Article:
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Borrowed from Middle French competer, from Latin competere (to coincide, to be equal to, to be capable of), present active infinitive of competō, from com- (with) + petō (I seek, I aim for, I strive for). Compare Latin competītor (competitor).



compete (third-person singular simple present competes, present participle competing, simple past and past participle competed)

  1. To be in battle or in a rivalry with another for the same thing, position, or reward; to contend
    • December 13 2016, RTE, Golden Globes going green again to honour Irish talent
      Negga, who was born in Ethiopia but grew up in Limerick, already has a clutch of Best Actress nominations under her belt for Loving but this is the most high profile to date. She's won rave reviews for her performance since the movie's premiere at Cannes in May, where it competed for the Palme d'Or.
    • 1910, Victor Appleton, Tom Swift and His Submarine Boat
      "No. But one, or both of those men, may prove to be worse. That second man was Addison Berg, and he's agent for a firm of submarine boat builders who are rivals of dad's. Berg has been trying to find out why we abandoned our intention of competing for the Government prize."
    • 1909, Cup for Amateurs
      The idea behind Sir Montagu's gift is that there should be for the amateur clubs a trophy which will take the place of the Stanley Cup, now becoming a trophy for which professional clubs will alone compete.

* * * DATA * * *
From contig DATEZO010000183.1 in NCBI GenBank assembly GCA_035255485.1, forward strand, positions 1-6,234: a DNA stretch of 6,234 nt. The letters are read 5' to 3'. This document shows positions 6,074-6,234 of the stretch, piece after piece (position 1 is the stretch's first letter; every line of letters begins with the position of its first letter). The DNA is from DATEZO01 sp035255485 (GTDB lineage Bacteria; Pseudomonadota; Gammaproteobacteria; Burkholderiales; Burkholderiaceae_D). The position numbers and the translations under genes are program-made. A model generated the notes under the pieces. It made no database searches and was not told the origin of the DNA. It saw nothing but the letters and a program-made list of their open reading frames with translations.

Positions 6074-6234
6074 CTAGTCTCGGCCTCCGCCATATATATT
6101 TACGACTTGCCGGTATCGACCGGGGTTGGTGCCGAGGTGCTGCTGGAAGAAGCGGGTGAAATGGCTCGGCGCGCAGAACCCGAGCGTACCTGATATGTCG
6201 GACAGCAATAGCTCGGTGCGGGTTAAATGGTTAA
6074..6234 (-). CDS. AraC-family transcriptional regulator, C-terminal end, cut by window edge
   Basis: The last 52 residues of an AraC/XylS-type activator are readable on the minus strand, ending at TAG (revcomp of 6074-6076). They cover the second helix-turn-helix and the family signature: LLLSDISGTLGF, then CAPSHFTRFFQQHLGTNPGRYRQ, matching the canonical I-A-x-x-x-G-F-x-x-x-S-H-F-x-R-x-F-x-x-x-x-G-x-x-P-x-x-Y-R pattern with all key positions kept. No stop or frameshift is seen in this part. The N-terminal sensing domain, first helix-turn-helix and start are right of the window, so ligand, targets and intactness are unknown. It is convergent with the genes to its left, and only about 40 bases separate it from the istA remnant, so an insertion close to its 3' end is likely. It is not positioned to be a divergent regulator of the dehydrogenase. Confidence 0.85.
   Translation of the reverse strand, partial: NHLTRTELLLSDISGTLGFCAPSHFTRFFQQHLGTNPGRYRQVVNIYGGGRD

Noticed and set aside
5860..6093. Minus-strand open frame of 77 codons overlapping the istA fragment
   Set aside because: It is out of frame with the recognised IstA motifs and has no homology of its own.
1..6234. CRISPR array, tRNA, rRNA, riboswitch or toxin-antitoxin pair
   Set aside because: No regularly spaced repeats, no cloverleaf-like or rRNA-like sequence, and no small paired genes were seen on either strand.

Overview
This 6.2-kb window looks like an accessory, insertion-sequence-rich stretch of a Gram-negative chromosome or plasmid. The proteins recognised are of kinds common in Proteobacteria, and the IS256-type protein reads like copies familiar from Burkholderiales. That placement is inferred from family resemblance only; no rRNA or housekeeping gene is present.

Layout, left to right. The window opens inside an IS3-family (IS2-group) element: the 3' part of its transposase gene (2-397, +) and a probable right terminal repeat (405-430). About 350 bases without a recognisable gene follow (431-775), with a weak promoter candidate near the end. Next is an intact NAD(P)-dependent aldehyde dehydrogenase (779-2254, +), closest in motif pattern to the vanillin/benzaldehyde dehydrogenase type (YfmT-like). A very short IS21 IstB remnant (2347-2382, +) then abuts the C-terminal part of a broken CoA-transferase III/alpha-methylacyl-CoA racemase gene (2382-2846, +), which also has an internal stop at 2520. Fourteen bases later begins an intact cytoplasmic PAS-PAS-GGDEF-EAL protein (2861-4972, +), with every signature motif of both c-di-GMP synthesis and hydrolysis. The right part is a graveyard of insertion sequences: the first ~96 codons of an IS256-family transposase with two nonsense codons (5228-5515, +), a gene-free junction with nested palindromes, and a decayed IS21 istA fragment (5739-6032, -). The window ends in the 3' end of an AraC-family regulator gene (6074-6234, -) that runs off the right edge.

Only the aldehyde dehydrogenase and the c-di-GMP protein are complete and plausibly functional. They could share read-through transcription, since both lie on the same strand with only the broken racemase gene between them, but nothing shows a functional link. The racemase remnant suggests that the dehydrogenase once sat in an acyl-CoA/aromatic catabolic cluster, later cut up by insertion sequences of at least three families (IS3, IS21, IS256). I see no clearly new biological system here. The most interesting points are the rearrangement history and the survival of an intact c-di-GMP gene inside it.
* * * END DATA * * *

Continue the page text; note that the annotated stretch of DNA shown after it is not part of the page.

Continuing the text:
2. To be in a position in which it is possible to win or triumph.
    • 2010, Barrack Obama, Presidential Weekly Address - 27 February 2010
      Now, when it comes to meeting the larger challenges we face as a nation, I realize that finding this unity is easier said than done – especially in Washington. But if we want to compete on the world stage as well as we’ve competed in the world’s games, we need to find common ground.
  3. To take part in a contest, game or similar event

Usage notesEdit

A person will compete for a prize received for winning a competition. Two or more persons compete against one another if they are rivals. Two or more persons can compete with each other as teammates, however compete with is also used to indicate two persons competing against each other.

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Further readingEdit







  1. Third-person singular (él, ella, also used with usted?) present indicative form of competer.
  2. Informal second-person singular () affirmative imperative form of competer.